In the summer, you can move your indoor hibiscus outside. Just remember that they can only tolerate a minimum temperature of 7-10 degrees Celsius. Gradually acclimate them outside to the brighter conditions.
How to Water Hibiscus
During the growth season, spring and summer, make sure to water the hibiscus often. When fall and winter come along and your plant goes into dormancy, slow down the waterings and make sure it dries out between waterings.
Overall, hibiscus plants are very thirsty. The hardy varieties are native to wetlands so they don’t mind wet soil outside. But to keep all hibiscus happy during the hot summer, you may need daily watering to get blooms depending on the conditions.
Indoor hibiscus can suffer from bud drop if they don’t get enough humidity or water. Mist them regularly or keep them in an area of the house with high humidity.
Hibiscus flowers can benefit from an annual feeding of slow-release fertilizer in the spring. You can use a rose food or a fertilizer high in potassium and nitrogen.
You also want to give them a liquid fertilizer once every two weeks during the growing season, especially right before and during flowering.
How to Prune Hibiscus
For the most part, the hibiscus doesn’t require much pruning. You can prune when they have gone into dormancy or in early spring around February and March. Be sure to get rid of dead and diseased stems.
You can also shape the plant if you think it needs it. To keep it compact and bushy, you will want to shorten the previous year’s growth which will then produce new flowering stems. The non-flowering, thin shoots can also be removed. You will want to wait three years for your hibiscus to get established before you prune it for its shape. If needed, it can handle aggressive pruning.
It should be noted that rose of Sharon is an invasive species in most of eastern North America.
Pests and Diseases
The hibiscus plant is not very prone to many pests or diseases. You may encounter red spider mites if there’s not enough humidity. The insects thrive in dry environments so increase the humidity to control them. Aphids can also infest the plant, so try to attract ladybugs to your garden to prevent a flare-up of aphids.
How to Use Hibiscus
To use Hibiscus sabdariffa, harvest when the flowers have finished blooming and the petals have fallen off. You want to harvest the calyces, a pointy red pod, when they are thick and fleshy.
Hibiscus tea is one of the most popular and traditional ways of enjoying the herbal benefits of hibiscus. It’s often sweetened and paired with spices and other herbs such as cinnamon, nutmeg, clove, ginger, lemon, mint, and rose. Enjoy it hot or as iced hibiscus tea.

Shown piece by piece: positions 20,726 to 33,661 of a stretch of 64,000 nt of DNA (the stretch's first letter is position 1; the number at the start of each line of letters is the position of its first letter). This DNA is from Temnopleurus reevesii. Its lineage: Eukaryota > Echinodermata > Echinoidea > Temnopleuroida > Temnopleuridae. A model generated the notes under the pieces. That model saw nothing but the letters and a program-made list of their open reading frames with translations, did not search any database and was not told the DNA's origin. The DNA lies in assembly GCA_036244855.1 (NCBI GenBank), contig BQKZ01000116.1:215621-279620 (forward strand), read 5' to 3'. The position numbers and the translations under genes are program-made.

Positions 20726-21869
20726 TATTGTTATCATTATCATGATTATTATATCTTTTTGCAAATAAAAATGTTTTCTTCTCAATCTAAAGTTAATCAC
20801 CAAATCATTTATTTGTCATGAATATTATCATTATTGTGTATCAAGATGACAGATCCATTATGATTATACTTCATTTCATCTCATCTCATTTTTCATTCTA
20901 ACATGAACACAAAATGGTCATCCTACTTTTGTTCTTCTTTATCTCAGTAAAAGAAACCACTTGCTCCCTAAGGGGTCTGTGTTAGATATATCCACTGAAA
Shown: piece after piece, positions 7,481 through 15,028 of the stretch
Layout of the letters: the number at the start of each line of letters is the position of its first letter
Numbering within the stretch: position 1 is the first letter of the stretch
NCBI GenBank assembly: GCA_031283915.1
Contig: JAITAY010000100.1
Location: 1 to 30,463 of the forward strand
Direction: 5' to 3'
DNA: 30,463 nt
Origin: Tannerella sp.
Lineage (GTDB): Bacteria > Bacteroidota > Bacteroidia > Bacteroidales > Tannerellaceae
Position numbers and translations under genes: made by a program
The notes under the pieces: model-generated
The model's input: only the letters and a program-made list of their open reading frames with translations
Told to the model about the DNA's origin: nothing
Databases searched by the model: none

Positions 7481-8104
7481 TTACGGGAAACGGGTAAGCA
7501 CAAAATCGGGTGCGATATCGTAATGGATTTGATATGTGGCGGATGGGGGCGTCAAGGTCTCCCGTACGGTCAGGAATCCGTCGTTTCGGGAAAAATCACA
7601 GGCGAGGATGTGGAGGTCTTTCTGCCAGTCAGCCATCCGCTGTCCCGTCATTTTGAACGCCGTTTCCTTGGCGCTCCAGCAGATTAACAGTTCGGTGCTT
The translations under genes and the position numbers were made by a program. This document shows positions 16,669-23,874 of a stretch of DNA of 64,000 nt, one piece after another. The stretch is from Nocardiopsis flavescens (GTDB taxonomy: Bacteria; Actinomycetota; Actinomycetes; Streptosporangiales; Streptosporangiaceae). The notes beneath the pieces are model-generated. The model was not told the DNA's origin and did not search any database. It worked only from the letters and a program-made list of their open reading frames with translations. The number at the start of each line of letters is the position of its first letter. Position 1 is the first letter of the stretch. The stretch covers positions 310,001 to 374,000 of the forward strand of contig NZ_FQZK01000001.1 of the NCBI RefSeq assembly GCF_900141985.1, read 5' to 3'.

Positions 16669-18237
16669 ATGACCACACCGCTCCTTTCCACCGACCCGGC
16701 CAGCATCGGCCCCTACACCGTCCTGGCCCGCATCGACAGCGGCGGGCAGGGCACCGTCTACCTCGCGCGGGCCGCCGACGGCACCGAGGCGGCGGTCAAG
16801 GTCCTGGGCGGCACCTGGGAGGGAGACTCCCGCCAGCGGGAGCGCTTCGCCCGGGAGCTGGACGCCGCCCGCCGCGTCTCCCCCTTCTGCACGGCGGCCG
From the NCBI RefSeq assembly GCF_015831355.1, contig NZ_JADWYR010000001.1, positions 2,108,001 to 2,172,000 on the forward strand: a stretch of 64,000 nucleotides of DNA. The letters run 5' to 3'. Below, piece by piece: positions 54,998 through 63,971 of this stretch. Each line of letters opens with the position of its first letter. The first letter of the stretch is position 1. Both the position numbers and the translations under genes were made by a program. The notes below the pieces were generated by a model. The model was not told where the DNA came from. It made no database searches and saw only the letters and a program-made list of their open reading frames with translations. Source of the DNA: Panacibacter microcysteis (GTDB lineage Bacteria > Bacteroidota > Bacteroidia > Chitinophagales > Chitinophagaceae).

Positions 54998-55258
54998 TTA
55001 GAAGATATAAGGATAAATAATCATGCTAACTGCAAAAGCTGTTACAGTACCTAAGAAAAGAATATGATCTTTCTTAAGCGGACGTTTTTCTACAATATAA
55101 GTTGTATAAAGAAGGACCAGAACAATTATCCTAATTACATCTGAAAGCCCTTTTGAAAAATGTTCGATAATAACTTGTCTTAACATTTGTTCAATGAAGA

Besides making tea, you can also infuse vinegar, make a tincture, a syrup, or make infused honey. I use it medicinally in my manuka honey lozenges, paired with rosehips. It’s also a fun addition to butterfly pea flower drinks as it changes the drink from bright blue to crimson red!
Frequently Asked Questions About Hibiscus Flowers
Hibiscus tea is considered high in vitamin C, electrolytes, antioxidants, and a range of minerals. It also has anti-microbial and anti-inflammatory properties. It can help with body temperature regulation and inflammation, boost the immune systems, assist with cardiovascular health, the urinary systems, and the reproductive system.
Be sure to check out my hibiscus tea post for more detailed information on hibiscus tea benefits.
I combine my hibiscus with rosehips for extra acidic flavour and to enjoy added health benefits. You can enjoy hibiscus tea fresh or dried. If using dried, grind the spices beforehand with a coffee grinder or food processor before steeping.
You can also find some prepackaged teabags. I enjoy the drink cool as hibiscus iced tea.
Hibiscus are fairly sensitive to sudden changes in weather. Make sure to slowly acclimatize it before planting and if you bring it outside for the summer. The leaves will yellow normally during the usual changing of the seasons.
Any other time is a reason for concern. Besides a sudden shift in temperature, it can also indicate improper watering or not enough fertilizer.
It all depends on where you are and what kind of hibiscus you would like to grow. The most common perennial hibiscus is the Hibiscus syriacus. Also known as the rose of Sharon, it’s a hardy deciduous plant that will lose its leaves in the fall and grow again in the spring. They grow best in zones 5-9. You can also grow tropical hibiscus in zones 9-11.
Just about every hibiscus is pet-friendly. The only exception is the Hibiscus syriacus, rose of Sharon. It can cause a lack of appetite, nausea, and vomiting for pets.
Let me know what kind of hibiscus flower you plan on growing! No matter which one you choose, it’s sure to be a stunner.
More Flower Posts